Recognizing Local Heroes During Black History Month


Brandon Clark, Writer

Every year during the month of February, many of us take the time to recognize prominent black figures and their many contributions to the world. Unfortunately, when bringing up Black History month, we usually only associate big names with it, such as Martin Luther King, Jr., Malcolm X, Harriet Tubman, and Rosa Parks.
Heroes and their legacies originate from every corner of the earth, but we often neglect to notice those who have risen up out of our own cities and communities. The South has an appalling history of injustice toward African Americans, but with it, comes an extensive history of men and women who spoke up and defied social constraints in the face of racism and discrimination. The Huntsville area is no exception as several agents of change have hailed from our area.
Chessie Harris was a compassionate woman of exceptional character who devoted her life to charity work. During the 1920s and early 30s, times were hard. With the recovery from World War 1 and the onset of the Great Depression, children everywhere were subject to hardship during this time as they were abandoned and left to provide for themselves. In the beginning, Chessie and her husband, George Ernest Harris, began helping children by taking them in and caring for them as their own. Progressing forward, she and her husband continued their mission of assistance and aid by erecting the Harris Home for Children,  located in the neighboring city of Huntsville, Alabama. Chessie and George Harris’s overwhelming commitment to their community did not go unnoticed. In 1989, Harris was given The President’s Volunteer Action Award by George H. W. Bush. Even today, the Harris Home for Children continues to help children in need, proof that her legacy lives.
William Hooper Councill may not be a well-known name, but his accomplishments speak for themselves. William Hooper Councill was formerly a slave sold to a plantation in Alabama. Through the Union, William Hooper escaped his oppressors and traveled North to live a life of freedom. Councill would return to Alabama in 1865, not as a slave but as a student and teacher in black public schools. Besides his educational career, he was also responsible for founding the Huntsville Herald, a local newspaper, and institutions like the Lincoln School and Alabama A&M University.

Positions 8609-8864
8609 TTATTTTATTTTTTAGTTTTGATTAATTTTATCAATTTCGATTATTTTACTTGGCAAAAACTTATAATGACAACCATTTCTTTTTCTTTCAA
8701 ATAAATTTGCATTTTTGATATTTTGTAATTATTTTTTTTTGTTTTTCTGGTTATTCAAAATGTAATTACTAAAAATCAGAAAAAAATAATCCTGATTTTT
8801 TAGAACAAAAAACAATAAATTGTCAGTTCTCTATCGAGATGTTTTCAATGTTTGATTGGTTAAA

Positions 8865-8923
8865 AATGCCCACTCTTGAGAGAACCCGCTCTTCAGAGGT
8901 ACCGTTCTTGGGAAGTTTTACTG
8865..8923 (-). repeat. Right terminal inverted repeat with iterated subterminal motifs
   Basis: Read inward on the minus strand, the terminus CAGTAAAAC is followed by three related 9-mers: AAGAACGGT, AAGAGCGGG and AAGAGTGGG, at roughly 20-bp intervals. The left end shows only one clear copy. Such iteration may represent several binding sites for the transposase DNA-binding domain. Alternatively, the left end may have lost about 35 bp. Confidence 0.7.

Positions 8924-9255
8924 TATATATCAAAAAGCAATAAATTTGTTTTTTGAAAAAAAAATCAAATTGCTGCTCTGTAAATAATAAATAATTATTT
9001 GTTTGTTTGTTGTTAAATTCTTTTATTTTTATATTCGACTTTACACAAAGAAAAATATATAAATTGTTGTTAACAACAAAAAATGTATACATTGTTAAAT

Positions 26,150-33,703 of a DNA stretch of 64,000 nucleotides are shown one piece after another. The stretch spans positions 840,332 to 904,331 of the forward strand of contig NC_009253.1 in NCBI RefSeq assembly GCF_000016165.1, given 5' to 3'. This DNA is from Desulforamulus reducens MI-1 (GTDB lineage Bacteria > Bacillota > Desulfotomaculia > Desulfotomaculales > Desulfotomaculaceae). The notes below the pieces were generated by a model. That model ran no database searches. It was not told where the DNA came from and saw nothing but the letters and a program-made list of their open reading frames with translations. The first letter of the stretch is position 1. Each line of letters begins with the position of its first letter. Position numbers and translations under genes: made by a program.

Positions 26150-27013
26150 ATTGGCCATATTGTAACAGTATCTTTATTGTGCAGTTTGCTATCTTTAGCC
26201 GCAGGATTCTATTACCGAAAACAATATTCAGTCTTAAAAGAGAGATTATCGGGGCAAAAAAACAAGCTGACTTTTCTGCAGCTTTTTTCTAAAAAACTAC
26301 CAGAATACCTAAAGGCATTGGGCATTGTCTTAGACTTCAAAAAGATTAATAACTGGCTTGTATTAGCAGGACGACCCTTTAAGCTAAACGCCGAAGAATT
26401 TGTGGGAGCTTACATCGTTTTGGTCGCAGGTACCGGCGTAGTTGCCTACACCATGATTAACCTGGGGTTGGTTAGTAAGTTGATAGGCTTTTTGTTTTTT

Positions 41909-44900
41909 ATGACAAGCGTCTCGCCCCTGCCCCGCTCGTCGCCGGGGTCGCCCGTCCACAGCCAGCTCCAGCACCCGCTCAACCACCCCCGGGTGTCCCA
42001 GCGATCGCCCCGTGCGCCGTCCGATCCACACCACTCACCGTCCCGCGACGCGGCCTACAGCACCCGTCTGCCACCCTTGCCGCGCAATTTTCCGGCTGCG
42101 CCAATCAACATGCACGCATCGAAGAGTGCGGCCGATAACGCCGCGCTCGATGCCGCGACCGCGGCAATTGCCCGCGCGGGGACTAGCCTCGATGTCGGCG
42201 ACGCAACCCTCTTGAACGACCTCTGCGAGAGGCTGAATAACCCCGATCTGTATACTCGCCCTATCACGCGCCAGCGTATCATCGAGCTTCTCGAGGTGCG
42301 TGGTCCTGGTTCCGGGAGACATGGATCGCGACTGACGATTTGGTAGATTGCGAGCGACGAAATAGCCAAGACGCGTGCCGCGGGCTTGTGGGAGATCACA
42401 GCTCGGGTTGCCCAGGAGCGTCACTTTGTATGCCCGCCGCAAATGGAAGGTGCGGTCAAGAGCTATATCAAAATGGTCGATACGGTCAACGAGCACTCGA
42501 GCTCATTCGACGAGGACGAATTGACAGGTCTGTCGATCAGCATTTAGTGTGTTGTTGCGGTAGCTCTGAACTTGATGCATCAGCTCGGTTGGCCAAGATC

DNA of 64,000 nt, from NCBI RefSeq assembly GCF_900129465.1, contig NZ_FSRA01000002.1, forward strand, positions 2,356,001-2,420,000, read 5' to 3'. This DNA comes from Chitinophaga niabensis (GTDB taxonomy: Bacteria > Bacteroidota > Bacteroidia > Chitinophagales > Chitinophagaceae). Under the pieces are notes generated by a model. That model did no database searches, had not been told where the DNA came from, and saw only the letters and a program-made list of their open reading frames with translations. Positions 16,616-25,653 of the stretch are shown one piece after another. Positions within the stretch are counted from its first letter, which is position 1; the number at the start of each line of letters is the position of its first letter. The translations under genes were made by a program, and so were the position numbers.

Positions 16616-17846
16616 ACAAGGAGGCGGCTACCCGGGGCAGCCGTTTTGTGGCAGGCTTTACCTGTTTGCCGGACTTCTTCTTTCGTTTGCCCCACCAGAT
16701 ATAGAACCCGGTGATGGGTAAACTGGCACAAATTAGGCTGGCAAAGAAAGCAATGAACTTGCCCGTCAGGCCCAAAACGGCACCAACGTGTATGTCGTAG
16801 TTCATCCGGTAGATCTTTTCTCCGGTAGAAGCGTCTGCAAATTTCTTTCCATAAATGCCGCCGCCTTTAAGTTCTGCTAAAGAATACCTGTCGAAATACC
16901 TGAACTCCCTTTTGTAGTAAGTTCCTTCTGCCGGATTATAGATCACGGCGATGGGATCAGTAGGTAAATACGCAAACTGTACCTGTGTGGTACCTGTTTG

O.W. Gurley, born in Huntsville, solidified himself as a significant black figure not only because he was a wealthy and capable business owner but also because he was proof that the African American population could be equally if not more successful than white people. O.W Gurley was a businessman who began his entrepreneurship in Tulsa, Oklahoma. O.W Gurley settled in Oklahoma in the early 1900s and bought an abundance of land, later established as the Greenwood District. In Greenwood, black business boomed, and the community prospered, eventually leading to the district receiving the name Black Wall Street. Although Black Wall Street flourished, it did not last long. In a terrible act of racial violence, white mobs ravaged the Greenwood district, burning buildings and leaving many people homeless. Even though Black Wall Street is gone, its staple in history remains.
Dr. Robert Shurney served in World War II as a medic for the Army. After retiring, Dr. Robert Shurney would later be hired by NASA in Huntsville after U.S Attorney General Robert Kennedy and Congressman Adam Clayton Powell fought for Shurney’s employment. During his time working for the administration, he would train many of the first astronauts and contribute to microgravity research. On behalf of his work, NASA presented Dr. Shurney with several prestigious awards. The NASA Exceptional Service Medal, the Apollo Achievement Award, and the Lunar Flight Award were just some of the awards given during his time at NASA.
African American men and women have played important roles throughout history in our area through selfless actions and daring accomplishments. We should take this month to honor these people who have moved society forward, especially those who have done so here at home.